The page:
President Biden seemed to struggle during Thursday’s press conference and even got testy with a journalist who spoke to him about Afghanistan, which was the topic of the press conference.
Biden seemed to struggle when speaking about Americans that are kept in-prisoned overseas, moving Afghan interpreters, and speaking about the reasons that we went to Afghanistan.
This was Biden’s press conference today. Is he okay? pic.twitter.com/w58YW9nBtZ
— Ian Miles Cheong @ stillgray.substack.com (@stillgray) July 8, 2021
Biden also got testy with a journalist who asked if he has trust for the Taliban.
Q: "Mr President, do you trust the Taliban?"
Biden: "Is that a serious question"
Reporter: "Absolutely is a serious question"
Biden: "No I do not trust the Taliban"
Reporter: "Will you amplify your answer?"
Biden: "It's a silly question. Do I trust the Taliban. No" pic.twitter.com/TAMUazRUDr
— Mona Salama (@MonaSalama_) July 8, 2021
PBS’ Amna Nawaz responded to Biden’s comments about the Taliban by saying: “The United States negotiated its pull out with the Taliban.”
During the conference Biden stated that American troops will be removed from Afghanistan by August 31 instead of the terribly-chosen September 11 date that Biden had previously set.
Earlier in the day, WH Press Secretary said there was no “mission accomplished” moment within Afghanistan while saying that the United States did not win the war there.
“We were not having a ‘mission accomplished’ time, in this regard. It is a 20-year war that was not won militarily,” Psaki stated.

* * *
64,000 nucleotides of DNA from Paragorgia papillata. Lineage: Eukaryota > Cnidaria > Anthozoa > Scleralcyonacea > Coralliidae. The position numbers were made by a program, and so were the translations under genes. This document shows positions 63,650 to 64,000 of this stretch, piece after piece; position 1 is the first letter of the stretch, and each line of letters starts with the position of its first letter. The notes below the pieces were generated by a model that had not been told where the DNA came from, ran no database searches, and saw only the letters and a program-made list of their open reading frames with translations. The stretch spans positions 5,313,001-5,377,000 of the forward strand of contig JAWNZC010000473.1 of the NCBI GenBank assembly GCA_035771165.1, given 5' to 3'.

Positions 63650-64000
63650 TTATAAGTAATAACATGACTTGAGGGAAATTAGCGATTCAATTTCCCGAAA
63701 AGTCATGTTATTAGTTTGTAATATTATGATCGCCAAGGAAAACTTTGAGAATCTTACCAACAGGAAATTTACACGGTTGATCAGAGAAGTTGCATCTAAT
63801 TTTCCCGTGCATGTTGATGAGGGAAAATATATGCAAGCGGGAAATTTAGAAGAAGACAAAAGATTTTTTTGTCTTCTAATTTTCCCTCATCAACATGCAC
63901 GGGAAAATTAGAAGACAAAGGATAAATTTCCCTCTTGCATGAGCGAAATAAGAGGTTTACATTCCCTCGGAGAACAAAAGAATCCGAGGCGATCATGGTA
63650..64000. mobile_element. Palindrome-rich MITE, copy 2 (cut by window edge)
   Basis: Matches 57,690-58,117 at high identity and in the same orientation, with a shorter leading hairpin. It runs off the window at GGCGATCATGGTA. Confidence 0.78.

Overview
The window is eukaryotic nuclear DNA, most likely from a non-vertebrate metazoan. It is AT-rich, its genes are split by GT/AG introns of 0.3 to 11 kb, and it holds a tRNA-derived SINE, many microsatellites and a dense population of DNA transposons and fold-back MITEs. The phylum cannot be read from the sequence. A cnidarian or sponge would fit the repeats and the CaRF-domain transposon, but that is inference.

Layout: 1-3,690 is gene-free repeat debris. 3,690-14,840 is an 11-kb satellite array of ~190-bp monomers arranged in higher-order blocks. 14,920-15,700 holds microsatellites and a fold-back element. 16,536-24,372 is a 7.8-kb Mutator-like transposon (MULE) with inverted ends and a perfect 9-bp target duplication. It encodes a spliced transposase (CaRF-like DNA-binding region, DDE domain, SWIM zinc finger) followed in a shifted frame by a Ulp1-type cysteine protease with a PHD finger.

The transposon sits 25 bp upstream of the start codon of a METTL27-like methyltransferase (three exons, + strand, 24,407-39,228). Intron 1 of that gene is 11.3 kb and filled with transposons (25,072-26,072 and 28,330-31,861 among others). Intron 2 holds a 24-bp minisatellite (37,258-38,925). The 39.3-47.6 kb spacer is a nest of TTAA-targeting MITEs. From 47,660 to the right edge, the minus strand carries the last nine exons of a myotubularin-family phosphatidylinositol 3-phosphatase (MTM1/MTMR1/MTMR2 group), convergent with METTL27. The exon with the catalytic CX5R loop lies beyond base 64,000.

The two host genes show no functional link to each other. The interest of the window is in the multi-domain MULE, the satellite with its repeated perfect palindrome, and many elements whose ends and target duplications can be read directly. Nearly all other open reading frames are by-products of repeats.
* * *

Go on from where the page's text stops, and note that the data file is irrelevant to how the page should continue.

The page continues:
“We’re not having a celebration,” Psaki said. “We are having a time where we think it’s in our best interest to bring our troops home, and we feel it is in our interest for Afghan forces to take the lead.”
Psaki said that the Biden White House would attempt a “political answer” and that the United States did “exactly what we set out to do.”
Biden also said that the withdraw was “proceeding in an orderly and secure way” and that it was going as fast as it could, which he said increased the “safety” of U.S. troops.
“The military mission within Afghanistan will keep going through the end of August,” Biden said. “We will keep personnel and capacities in the nation, and we are keeping the same authority which we have been operating. As I stated in April, the U.S. did what we set out to do in Afghanistan, to kill or capture the terrorists who launched the 911 attack, and give justice to Osama bin Laden, and to remove the terrorists and to keep Afghanistan from turning into a base from which terror attacks might be continued against the U.S. We met those objectives.”
Author: Scott Dowdy